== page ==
Sometimes teaching turns out to be very different from the usual lecture on a Wednesday. I was asked (well I signed up) to teach in the Kinderuni (children’s university) at my home institution, the University of Bern. This was part of program where children between the ages of 8-12 are invited to participate in a lecture (Friday) and then in a seminar (Saturday). In what follows I will mainly talk about the lecture.

## Anchoring

I talked about decision making and experiments as a methodological approach. My aim was to have many examples and run experiments with them in class. 75 children showed up on Friday for the lecture. Having a mobile makes running in-class experiments really easy - but I could not rely on that - hence back to paper and pencil. We started off with an anchoring task, the classic: multiply the following numbers `1*2*3*4*5*6*7*8*9`

for one group and the reverse for the second seemed a little to hard for 8-years old so I used addition instead `1+2+3+4+5+6+7+8+9`

. This worked reasonably well (a brave helper typed in the numbers, while I worked through another example with them) and we could demonstrate quite a substantial anchoring effect (400 v 1400) which was explained back to me, by one of the kids in great detail - pretty cool.

## Wisdom of the crowds

As mentioned above, while a lot of typing was going on I let them estimate three quantities: I had 1) a big glass vase with ping pong balls. 2) a picture of many Legos and 3) I let them estimate my weight.

There were 44 balls, 88 Legos and my own weight (on the morning of the lecture) 76 kg. The average of the whole group was off by 1 ball (pretty good!), 4 Legos and 5 kg (I just look too slim I guess) - we talked a bit about individual choices and the averages - again tricky for the little ones, pretty ok for the older.

## Risk

We moved on to decision making without risk (food choice) and with risk. Here I tried to show them base rate neglect with several picks of a certain gummybear color (green or red) from different distributions.

We started out with an easy task - do you prefer A or B if you want to draw a red gummybear?

After some further easy tasks - something more tricky - after bringing these in order, it became clear that the two distributions were the same - so same probabilities for A and B.

Finally the real tricky one:

Just going with the number of red ones (if you want a red) is misleading … we do a bit of maths and decide that A is advantageous. Clearly the 8-year olds had troubles with this - but the older ones totally got my point and explained that A simply has the larger probability of a red gummybear - hence this one is preferable - again - pretty cool.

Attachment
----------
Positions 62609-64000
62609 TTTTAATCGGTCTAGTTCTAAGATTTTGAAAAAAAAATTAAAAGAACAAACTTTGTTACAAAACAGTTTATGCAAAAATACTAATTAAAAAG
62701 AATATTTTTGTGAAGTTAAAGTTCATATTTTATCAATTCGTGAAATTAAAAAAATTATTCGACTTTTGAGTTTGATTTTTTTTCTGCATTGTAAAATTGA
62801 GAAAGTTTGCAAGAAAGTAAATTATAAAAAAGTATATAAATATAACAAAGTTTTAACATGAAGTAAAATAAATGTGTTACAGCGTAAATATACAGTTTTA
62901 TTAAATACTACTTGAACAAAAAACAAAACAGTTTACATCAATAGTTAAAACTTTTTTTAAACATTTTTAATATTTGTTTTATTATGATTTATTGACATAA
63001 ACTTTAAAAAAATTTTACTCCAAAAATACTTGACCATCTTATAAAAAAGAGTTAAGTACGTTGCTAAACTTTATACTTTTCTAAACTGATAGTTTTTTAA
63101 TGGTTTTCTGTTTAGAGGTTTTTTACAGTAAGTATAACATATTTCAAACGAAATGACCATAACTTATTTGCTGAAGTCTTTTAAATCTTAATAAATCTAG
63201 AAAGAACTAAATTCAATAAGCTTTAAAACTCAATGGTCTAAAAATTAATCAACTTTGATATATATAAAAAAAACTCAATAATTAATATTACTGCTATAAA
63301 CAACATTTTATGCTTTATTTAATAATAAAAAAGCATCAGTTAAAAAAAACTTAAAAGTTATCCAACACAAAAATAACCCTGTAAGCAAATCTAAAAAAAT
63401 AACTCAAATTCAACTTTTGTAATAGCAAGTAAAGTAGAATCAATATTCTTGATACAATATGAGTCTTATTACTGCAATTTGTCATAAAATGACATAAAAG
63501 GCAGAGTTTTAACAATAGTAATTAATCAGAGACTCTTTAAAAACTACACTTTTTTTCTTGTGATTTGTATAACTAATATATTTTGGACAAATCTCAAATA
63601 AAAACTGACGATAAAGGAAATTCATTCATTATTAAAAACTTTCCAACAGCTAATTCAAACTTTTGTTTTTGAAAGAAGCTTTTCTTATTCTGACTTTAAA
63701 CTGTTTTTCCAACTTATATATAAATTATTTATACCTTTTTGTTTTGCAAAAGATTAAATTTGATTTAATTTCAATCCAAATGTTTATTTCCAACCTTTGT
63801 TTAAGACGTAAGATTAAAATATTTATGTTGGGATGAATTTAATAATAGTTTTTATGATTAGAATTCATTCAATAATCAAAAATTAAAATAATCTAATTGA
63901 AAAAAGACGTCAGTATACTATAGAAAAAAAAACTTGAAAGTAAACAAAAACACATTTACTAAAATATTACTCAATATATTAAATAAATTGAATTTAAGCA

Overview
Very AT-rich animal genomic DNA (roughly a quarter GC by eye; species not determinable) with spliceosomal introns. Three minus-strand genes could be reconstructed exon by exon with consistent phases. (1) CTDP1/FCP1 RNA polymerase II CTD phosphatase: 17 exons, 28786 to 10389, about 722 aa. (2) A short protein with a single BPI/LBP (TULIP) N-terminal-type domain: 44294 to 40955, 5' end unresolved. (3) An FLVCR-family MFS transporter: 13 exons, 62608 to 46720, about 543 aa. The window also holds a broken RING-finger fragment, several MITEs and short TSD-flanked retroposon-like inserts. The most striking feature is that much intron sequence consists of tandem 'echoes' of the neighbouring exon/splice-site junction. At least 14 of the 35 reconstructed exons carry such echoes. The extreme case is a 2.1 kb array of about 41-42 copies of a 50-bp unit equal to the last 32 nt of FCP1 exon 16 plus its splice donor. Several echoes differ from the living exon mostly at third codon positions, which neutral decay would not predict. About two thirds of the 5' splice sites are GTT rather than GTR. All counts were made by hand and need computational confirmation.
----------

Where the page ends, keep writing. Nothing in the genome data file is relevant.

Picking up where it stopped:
## Game theory

Finally - and definitly most chaotic of all - we played two rounds of game theory. First a dictator game, imagining one of the other kids as their partner. Then I paired them up and let them play an Ultimatum game in pairs with (Sugus)[https://en.wikipedia.org/wiki/Sugus] sweets.

Both rounds were pretty wild but we ended up in a nice discussion on fairness - a fair offer (3:3 when 6 Sugus were distributed) was clearly identified and other cases mentioned. Some interactions ended in interesting distributions like 6:0 cause one of the two kids did not like Sugus - so well coordinated :).

## Take Aways

- I was way off how long things take - favorite example: I told them to form pairs of two for the ultimatum game … it took us about 10 minutes to achive this, planned about 2 :)
- responses in paper and pencil are tricky to live analyse - I normally run FormR as a frontend and a R script in the background that analyse/visualize data automatically - easy, once setup. Here we did two things - entering values from the response papers into Google Sheets and sticking dots onto a flipchart to generate a distribution graph - both works but both takes a lot of time (even with 3 people in the room)
- Kids (at least in this class) are super responsive and engaged - I am used to getting not a lot of feedback/questions from my students - with the kids 7-10 hands are up for every questions - great, but again a time issue if you want to address the questions properly

## Slides

Here is a pdf export of the Keynote slides I did.